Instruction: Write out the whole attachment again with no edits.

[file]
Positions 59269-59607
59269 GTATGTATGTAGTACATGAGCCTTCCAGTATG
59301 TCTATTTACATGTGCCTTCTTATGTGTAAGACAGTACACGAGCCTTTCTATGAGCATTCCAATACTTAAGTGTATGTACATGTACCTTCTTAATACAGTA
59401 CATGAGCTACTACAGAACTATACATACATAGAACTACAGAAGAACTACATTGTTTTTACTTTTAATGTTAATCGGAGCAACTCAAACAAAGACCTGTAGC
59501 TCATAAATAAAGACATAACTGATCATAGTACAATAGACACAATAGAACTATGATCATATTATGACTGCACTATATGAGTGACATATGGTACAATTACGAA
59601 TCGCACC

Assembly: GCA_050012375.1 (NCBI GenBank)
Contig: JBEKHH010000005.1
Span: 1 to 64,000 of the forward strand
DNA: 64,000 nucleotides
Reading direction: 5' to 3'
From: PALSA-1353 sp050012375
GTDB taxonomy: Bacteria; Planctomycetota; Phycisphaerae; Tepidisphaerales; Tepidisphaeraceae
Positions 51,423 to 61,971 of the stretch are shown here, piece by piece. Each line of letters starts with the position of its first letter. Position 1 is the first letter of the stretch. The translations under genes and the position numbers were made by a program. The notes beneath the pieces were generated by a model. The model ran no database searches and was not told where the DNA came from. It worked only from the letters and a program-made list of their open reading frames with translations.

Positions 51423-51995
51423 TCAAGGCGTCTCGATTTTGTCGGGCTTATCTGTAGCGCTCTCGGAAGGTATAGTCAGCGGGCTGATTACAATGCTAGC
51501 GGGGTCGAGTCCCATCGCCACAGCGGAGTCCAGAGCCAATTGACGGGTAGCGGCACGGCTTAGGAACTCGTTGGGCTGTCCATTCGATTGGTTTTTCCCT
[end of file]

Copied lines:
Positions 59269-59607
59269 GTATGTATGTAGTACATGAGCCTTCCAGTATG
59301 TCTATTTACATGTGCCTTCTTATGTGTAAGACAGTACACGAGCCTTTCTATGAGCATTCCAATACTTAAGTGTATGTACATGTACCTTCTTAATACAGTA
59401 CATGAGCTACTACAGAACTATACATACATAGAACTACAGAAGAACTACATTGTTTTTACTTTTAATGTTAATCGGAGCAACTCAAACAAAGACCTGTAGC
59501 TCATAAATAAAGACATAACTGATCATAGTACAATAGACACAATAGAACTATGATCATATTATGACTGCACTATATGAGTGACATATGGTACAATTACGAA
59601 TCGCACC

Assembly: GCA_050012375.1 (NCBI GenBank)
Contig: JBEKHH010000005.1
Span: 1 to 64,000 of the forward strand
DNA: 64,000 nucleotides
Reading direction: 5' to 3'
From: PALSA-1353 sp050012375
GTDB taxonomy: Bacteria; Planctomycetota; Phycisphaerae; Tepidisphaerales; Tepidisphaeraceae
Positions 51,423 to 61,971 of the stretch are shown here, piece by piece. Each line of letters starts with the position of its first letter. Position 1 is the first letter of the stretch. The translations under genes and the position numbers were made by a program. The notes beneath the pieces were generated by a model. The model ran no database searches and was not told where the DNA came from. It worked only from the letters and a program-made list of their open reading frames with translations.

Positions 51423-51995
51423 TCAAGGCGTCTCGATTTTGTCGGGCTTATCTGTAGCGCTCTCGGAAGGTATAGTCAGCGGGCTGATTACAATGCTAGC
51501 GGGGTCGAGTCCCATCGCCACAGCGGAGTCCAGAGCCAATTGACGGGTAGCGGCACGGCTTAGGAACTCGTTGGGCTGTCCATTCGATTGGTTTTTCCCT